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Further information for parents
Further information for parents

Insulin Pump therapy

Insulin pumps have the potential to help stabilise blood glucose levels and increase the level of flexibility that you have in dosing insulin to meet your child’s needs. Pumps deliver insulin on command throughout the day and night in order to better match insulin requirements. The benefits of insulin pump therapy may be the following:

  • May improve blood glucose control
  • Background (basal) insulin can be programmed to match individual needs night and day
  • Increased flexibility around insulin dosing to suit your child’s lifestyle requirements
  • Instead of injecting with every meal, you can just command the pump to deliver your calculated insulin dose

Although insulin pumps may be a great alternative to pen injections and offer a more spontaneous lifestyle and improved control for many users, the decision to use an insulin pump should be considered carefully. As a starting point you should speak to your diabetes specialist nurse to check whether your child meets the funding criteria and/or may benefit from pump therapy.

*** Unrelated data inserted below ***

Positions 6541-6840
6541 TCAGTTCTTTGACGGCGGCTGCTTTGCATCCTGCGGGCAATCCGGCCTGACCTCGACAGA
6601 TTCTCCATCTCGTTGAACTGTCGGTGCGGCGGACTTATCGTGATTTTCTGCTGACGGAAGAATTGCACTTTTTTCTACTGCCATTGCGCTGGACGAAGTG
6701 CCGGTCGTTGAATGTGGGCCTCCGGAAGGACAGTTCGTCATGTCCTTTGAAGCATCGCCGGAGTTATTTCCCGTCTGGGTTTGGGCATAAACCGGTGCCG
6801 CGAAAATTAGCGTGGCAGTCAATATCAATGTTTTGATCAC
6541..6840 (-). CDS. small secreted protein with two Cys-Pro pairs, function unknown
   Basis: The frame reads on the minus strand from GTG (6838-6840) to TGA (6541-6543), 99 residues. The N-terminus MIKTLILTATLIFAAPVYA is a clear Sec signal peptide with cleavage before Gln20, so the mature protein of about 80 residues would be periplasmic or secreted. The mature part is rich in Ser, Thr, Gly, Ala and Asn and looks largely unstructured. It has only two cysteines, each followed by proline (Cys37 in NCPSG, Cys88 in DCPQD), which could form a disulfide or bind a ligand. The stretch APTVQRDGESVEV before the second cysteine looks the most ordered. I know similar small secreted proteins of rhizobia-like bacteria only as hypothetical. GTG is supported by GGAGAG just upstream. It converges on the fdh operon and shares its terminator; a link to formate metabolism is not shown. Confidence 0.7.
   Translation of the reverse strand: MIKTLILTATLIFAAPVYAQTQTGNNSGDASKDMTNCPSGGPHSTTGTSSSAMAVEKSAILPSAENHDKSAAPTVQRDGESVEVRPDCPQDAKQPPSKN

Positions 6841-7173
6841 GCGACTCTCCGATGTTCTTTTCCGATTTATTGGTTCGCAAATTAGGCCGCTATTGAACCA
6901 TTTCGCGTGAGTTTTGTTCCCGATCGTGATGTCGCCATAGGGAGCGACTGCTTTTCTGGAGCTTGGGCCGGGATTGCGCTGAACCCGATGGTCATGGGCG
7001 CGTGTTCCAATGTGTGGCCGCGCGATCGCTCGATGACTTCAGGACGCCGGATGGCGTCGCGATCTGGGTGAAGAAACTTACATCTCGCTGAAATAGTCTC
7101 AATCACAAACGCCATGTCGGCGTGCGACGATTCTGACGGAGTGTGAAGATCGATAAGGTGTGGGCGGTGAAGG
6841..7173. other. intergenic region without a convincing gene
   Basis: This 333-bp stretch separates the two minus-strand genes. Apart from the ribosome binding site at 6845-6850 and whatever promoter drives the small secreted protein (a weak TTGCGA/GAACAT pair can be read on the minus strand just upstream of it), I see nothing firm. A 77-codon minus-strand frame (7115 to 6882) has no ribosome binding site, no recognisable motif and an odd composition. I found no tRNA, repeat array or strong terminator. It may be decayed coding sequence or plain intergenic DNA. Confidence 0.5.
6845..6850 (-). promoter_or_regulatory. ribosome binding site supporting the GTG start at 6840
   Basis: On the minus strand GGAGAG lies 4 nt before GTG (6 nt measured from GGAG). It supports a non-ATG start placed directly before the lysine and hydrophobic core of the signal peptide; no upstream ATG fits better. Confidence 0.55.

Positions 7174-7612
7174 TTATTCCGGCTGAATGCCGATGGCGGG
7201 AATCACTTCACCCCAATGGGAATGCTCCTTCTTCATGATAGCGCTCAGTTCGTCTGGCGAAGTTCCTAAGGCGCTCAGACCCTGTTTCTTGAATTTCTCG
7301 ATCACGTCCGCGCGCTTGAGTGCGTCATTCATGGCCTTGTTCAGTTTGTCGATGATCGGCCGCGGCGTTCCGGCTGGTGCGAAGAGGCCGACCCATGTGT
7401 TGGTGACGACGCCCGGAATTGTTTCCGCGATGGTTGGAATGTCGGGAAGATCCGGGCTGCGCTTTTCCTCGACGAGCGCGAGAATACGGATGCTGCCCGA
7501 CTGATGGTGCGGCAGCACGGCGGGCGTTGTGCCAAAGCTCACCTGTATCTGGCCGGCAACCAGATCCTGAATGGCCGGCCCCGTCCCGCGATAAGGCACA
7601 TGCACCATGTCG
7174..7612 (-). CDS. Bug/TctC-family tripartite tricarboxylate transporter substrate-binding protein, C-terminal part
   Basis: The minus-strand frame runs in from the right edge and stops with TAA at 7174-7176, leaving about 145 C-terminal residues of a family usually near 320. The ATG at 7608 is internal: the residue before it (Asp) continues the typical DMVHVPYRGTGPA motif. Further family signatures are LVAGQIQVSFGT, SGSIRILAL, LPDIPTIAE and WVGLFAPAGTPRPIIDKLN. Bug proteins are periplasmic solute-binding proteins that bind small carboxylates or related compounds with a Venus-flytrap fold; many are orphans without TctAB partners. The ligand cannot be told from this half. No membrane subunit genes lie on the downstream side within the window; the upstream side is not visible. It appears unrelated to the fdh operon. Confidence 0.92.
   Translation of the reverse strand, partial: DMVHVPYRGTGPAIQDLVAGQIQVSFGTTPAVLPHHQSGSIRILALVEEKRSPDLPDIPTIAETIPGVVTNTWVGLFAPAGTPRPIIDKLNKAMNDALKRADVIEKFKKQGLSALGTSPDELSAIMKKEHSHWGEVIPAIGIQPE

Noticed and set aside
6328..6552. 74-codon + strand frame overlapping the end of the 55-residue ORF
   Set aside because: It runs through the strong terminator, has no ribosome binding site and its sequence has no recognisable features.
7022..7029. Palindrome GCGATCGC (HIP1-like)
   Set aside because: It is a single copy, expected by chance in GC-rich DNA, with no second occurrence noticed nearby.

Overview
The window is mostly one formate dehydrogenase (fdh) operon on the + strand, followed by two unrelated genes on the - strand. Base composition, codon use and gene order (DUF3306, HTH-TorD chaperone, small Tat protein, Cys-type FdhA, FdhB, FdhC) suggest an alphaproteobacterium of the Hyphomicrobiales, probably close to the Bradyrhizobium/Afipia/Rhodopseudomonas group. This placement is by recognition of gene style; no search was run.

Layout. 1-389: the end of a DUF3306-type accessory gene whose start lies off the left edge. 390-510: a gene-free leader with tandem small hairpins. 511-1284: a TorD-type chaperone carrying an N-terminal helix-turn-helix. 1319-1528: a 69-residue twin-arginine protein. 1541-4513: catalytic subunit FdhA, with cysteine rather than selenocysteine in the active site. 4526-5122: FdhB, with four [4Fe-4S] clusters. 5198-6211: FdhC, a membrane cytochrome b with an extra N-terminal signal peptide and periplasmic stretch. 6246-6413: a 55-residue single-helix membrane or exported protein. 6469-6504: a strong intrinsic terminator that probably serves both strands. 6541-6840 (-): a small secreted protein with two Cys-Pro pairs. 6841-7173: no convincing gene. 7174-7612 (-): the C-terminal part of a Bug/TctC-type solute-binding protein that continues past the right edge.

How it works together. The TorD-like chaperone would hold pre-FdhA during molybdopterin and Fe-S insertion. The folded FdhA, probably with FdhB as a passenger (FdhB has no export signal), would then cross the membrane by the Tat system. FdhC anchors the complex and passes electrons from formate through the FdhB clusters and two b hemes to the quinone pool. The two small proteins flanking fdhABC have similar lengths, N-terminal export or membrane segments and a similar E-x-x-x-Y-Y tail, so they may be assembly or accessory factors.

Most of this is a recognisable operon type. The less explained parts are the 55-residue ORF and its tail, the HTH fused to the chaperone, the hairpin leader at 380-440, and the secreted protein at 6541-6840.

If you require more information about the Accu-Chek range of pump solutions please contact us on Freephone 0800 731 2291 (Ireland 1800 88 2351) for a copy of the Accu-Chek brochure about insulin pump therapy for children.

For Kids

For Kids

If you are under 18 click here to go straight to the pages where you can find out more about diabetes

A Monster breakthrough – the Gila Monster and diabetes

Gila Monster

In 2005 the US Food and Drug Administration approved a drug for the management of type 2 diabetes, Byetta (exenatide), a synthetic version of a protein derived from the Gila monster's saliva.

Steve Dixon's Story

 Steve Dixon's Story

Sky TV presenter Steve Dixon was diagnosed with Type 1 diabetes when he was 17 years old, mid-way through his A-levels. Now 34, he has achieved a successful career as a news presenter, and is a big advocate on the importance of self-management to carefully monitor his diabetes.

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